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Modulation of Hippocampal-Prefrontal Circuitry During Spatial Working Memory

Spellman, Timothy

Spatial working memory (SWM) is an essential feature of goal-directed action. Locating a resource, a threat, or even oneself within a dynamic or unfamiliar environment requires a cached representation of relevant spatial features that must be continuously updated, preserved, and applied as needed to the execution of appropriate behaviors (Baddeley and Hitch 1974). SWM is disrupted in schizophrenia, as well as in multiple animal models of the disease. Patients with schizophrenia show impairment on tasks with both verbal and spatial working memory demands (Park and Holzman 1992, Conklin, Curtis et al. 2000) and exhibit abnormalities in neurophysiological signals that are
associated with normal cognitive performance. More specifically, convergent data
from diverse studies suggests that disruption of long-range functional connectivity
may underlie diverse cognitive and physiological symptoms of the schizophrenia.
It is therefore imperative that pathways of long-range functional connectivity that
support the cognitive processes impaired in schizophrenia be identified and
characterized, so that effective interventions can be targeted to the appropriate
neural structures and pathways.
Despite long-standing interest in the neurobiological underpinnings of
working memory, its multiple cognitive components, distributed anatomical
constituents, and distinct temporal phases have rendered its investigation elusive
(Logie 1995, Miyake and Shah 1999, Andrade 2001, de Zubicaray, McMahon et
al. 2001, Baddeley 2003, Klauer and Zhao 2004). Despite these challenges, an
extensive body of work supports the idea that the prefrontal cortex (PFC) plays a
central role in the successful execution of tasks requiring spatial working memory
(Curtis and D'Esposito 2004). Moreover, the joint contribution of medial prefrontal
cortex (mPFC) and hippocampus (HPC) supports successful spatial working
memory in rodents (Lee and Kesner 2003, Jones and Wilson 2005, Wang and
Cai 2006, Hyman, Zilli et al. 2010, Sigurdsson, Stark et al. 2010). It remains
unclear, however, which phase(s) of SWM (encoding, maintenance, and/or
retrieval) require the joint participation of HPC and mPFC, what behaviorally
relevant information is conveyed between the two structures, and by what
anatomical pathway(s) they interact.
Although HPC and mPFC share multiple second-degree anatomical
connections, including via striatum, amygdala, entorhinal cortex, and midline
thalamic nuclei, direct connectivity between the two structures is confined to a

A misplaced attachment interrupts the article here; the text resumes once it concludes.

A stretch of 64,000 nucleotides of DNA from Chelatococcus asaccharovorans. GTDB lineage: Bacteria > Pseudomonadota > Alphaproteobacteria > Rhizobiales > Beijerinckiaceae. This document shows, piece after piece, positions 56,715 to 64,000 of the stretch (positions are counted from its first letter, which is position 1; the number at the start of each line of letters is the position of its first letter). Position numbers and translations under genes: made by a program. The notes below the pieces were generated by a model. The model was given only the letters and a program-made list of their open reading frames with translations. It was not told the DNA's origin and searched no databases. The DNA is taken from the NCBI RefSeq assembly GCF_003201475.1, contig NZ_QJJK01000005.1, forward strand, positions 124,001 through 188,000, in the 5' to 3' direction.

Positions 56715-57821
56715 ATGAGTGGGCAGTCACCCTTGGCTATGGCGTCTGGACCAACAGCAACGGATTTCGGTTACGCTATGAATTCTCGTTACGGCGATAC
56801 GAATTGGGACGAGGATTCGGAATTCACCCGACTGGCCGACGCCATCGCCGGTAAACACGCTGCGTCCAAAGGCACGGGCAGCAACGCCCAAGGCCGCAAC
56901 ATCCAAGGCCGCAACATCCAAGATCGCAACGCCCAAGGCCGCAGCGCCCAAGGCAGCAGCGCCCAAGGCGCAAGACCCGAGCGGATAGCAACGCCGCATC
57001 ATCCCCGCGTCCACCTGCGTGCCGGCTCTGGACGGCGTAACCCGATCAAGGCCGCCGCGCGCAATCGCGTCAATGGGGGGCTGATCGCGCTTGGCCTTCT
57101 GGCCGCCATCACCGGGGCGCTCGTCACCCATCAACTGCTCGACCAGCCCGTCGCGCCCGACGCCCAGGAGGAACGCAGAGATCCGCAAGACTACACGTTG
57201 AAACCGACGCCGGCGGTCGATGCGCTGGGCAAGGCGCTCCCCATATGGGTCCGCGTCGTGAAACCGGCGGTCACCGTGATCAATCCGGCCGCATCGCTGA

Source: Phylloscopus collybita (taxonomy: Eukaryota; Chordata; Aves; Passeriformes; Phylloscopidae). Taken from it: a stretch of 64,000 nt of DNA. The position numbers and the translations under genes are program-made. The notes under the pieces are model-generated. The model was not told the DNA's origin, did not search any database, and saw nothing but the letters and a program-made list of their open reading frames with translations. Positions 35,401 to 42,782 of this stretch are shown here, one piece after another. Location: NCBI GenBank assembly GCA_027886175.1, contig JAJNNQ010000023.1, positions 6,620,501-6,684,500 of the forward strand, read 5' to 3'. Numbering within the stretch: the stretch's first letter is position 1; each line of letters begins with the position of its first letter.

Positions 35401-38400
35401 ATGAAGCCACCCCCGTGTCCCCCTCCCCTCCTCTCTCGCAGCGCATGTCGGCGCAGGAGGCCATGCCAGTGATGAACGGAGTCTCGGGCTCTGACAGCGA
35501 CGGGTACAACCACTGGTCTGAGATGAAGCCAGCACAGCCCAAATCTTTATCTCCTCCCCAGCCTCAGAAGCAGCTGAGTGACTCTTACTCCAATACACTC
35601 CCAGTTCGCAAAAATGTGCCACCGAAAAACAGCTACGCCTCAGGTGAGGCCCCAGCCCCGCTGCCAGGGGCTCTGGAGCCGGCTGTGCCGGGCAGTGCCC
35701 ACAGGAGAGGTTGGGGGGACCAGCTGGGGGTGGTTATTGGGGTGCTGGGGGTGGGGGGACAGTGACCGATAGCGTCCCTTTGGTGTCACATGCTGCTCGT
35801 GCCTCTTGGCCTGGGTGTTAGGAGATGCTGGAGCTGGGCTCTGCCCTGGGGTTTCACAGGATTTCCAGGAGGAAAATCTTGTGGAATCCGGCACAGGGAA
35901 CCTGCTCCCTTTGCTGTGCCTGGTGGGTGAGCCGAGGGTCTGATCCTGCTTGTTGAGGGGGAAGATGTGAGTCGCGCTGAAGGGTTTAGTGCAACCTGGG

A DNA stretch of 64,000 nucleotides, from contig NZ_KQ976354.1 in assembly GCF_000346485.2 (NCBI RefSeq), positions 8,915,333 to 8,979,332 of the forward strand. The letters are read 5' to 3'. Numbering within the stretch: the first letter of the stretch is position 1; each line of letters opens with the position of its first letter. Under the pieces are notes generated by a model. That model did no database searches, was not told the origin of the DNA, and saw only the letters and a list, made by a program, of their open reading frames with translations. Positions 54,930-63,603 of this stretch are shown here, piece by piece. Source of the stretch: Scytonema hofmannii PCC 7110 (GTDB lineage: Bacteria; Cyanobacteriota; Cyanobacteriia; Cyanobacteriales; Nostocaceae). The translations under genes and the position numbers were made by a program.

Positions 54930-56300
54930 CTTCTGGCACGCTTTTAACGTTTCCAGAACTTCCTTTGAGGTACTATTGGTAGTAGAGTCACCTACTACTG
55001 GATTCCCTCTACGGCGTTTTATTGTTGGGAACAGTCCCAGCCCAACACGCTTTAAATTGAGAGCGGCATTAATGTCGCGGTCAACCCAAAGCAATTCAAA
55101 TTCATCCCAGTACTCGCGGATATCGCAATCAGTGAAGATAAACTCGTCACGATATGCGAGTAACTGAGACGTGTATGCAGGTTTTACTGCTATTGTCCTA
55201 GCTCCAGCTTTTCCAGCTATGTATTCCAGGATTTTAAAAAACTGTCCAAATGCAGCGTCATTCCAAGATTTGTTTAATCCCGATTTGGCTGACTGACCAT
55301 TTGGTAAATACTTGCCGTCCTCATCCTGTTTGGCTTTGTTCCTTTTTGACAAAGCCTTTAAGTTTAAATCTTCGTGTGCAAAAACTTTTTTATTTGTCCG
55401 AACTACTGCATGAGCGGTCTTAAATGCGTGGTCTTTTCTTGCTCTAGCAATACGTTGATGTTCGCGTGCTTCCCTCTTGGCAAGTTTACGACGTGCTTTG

unidirectional projection from the Ca1/subiculum of the ventral hippocampus
(vHPC) to prelimbic (PL) and infralimbic (IL) regions of the mPFC (Jay and Witter
1991, Hoover and Vertes 2007, Oh 2014).
Cells of both vHPC and mPFC exhibit location-specific firing that could
function to encode spatial cues critical to SWM (Jung, Wiener et al. 1994, Poucet,
Thinus-Blanc et al. 1994, Jung, Qin et al. 1998, Hok, Save et al. 2005, Kjelstrup,
Solstad et al. 2008, Burton, Hok et al. 2009, Royer, Sirota et al. 2010, Keinath,
Wang et al. 2014). Moreover, damage to the vHPC disrupts representations of
salient locations in mPFC (Burton, Hok et al. 2009), suggesting that the vHPCmPFC
projection may transmit SWM critical location information.
We therefore tested the role of vHPC-mPFC afferents in spatial working
memory using an a projection silencing approach that afforded anatomical and
temporal precision and found that the vHPC-mPFC direct input is necessary for
encoding, not maintenance or retrieval, of SWM-dependent cues. Combining this
approach with in vivo extracellular recordings of mPFC single units, we found that
location-selective firing in the mPFC during SWM is dependent on vHPC direct
input exclusively during the encoding phase of each trial. Finally, we found
evidence that the transmission of task-critical information in the vHPC-mPFC
pathway is mediated by the synchronizing of mPFC cells to gamma oscillations in
the vHPC. Together, these findings suggest a role for the vHPC-mPFC pathway
in the encoding of cues critical to SWM and may indicate a potential locus of
pathophysiological disruption underlying the cognitive impairments associated
with schiziphrenia.

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More About This Work

Academic Units
Cellular Physiology and Biophysics
Thesis Advisors
Gordon, Joshua
Degree
Ph.D., Columbia University
Published Here
November 21, 2014
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